Young at heart, and they love art

Un­der-40 col­lec­tors are be­com­ing big play­ers in the na­tion’s auc­tion mar­ket, re­port­sHuang Ying

China Daily (Canada) - - BUSINESS -

Ayoung gen­er­a­tion of Chi­nese col­lec­tors with eclec­tic tastes is as­sum­ing a grow­ing role in the na­tion’s art auc­tion mar­ket, and they’re set to lift the for­tunes of their con­tem­po­raries who paint and sculpt, said in­dus­try of­fi­cials.

“Young buy­ers and col­lec­tors from China are emerg­ing as grow­ing pow­ers in the mar­ket. Un­like the clas­sic col­lec­tors, who are mostly in their 50s or 60s, this younger group has demon­strated more in­ter­na­tional taste in pur­chas­ing art, and they’re read­ier to ac­cept Western art and cul­ture, said Cai Jin­qing, pres­i­dent of China op­er­a­tions for global auc­tion­eer Christie’s In­ter­na­tional Plc.

By “young”, Cai means be­low the age of 40. “Most of them have stud­ied over­seas and tend to be more open to the newthings,” said Cai.

“Cul­tural val­ues change with time, and young art buy­ers and col­lec­tors are more at­tracted to the work of people close to their ages,” said You Yang, deputy di­rec­tor of the Ul­lens Cen­ter for Con­tem­po­rary Art, a Bei­jing-based non­profit art in­sti­tu­tion.

And as young col­lec­tors take a grow­ing role in China’s art mar­ket, the na­tion is be­com­ing a more im­por­tant player in the global art in­dus­try.

In 2013, China re­mained the world’s sec­ond-largest art mar­ket af­ter the United States, with a 24 per­cent share, ac­cord­ing to the Euro­pean Fine Art Foun­da­tion.

Af­ter a slump in 2012, in­flu­enced by the global and na­tional eco­nomic slow­downs, art sales rose last year in China, the foun­da­tion said.

In 2012, global art mar­ket sales dropped 7 per­cent yearon-year to 43 bil­lion eu­ros ($58 bil­lion), mainly due to a 30 per­cent con­trac­tion in­China’s art mar­ket.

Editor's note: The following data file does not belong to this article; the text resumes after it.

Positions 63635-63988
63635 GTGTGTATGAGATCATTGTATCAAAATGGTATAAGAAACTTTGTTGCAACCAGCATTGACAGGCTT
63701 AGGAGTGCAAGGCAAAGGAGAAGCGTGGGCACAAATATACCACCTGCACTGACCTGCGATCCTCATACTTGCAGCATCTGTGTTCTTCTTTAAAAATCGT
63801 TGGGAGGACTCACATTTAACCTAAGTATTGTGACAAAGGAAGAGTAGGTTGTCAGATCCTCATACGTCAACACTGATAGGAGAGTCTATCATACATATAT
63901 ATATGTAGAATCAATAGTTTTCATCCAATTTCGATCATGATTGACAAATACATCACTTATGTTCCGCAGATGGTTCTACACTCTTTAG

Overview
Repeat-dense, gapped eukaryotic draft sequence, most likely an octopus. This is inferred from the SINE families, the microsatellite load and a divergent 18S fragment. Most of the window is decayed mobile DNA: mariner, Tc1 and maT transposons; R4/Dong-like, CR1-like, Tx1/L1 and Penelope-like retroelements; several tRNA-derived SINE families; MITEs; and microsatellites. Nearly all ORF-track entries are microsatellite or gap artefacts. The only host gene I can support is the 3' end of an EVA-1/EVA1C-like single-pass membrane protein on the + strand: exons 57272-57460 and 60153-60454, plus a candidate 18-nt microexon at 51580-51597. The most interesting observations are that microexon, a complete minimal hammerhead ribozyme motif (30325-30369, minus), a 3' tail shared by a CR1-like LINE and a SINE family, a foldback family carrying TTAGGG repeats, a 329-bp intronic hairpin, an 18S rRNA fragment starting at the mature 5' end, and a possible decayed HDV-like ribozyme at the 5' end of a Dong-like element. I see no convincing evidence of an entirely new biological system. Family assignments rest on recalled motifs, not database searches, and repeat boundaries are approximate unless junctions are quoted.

Mod­ern and con­tem­po­rary art­works cur­rently ac­count for only a small por­tion of to­tal sales, but with the rise of young col­lec­tors, this seg­ment has huge po­ten­tial for de­vel­op­ment.

“Among do­mes­tic auc­tion houses, mod­ern and con­tem­po­rary art­works only con­sti­tute a tiny part of their portfolios, which means that it’s quite a promis­ing sec­tor in the fu­ture,” said You.

In 2013, China’s art mar­ket recorded sales of 11.5 bil­lion eu­ros, up 2 per­cent.

“Young col­lec­tors are des­tined to be the back­bone of China’s art mar­ket, but I

AUC­TION TRANS­AC­TION VALUE IN 2013 think that Chi­nese cul­ture will have more in­flu­ence on them as they age and Chi­nese art­work will dom­i­nate the mar­ket in the years to come,” said Xu Xiaol­ing, China rep­re­sen­ta­tive of the Euro­pean foun­da­tion.

Also, young col­lec­tors’ pur­chas­ing power is lower than that of their elders, said You.

“You would find that most of the big-ticket mod­ern and con­tem­po­rary pieces are pur­chased by clas­sic Chi­nese col­lec­tors, be­cause they have the money for them,” said You.

“Young col­lec­tors buy the art­work within their means, which will rise over the next fewyears,” he added.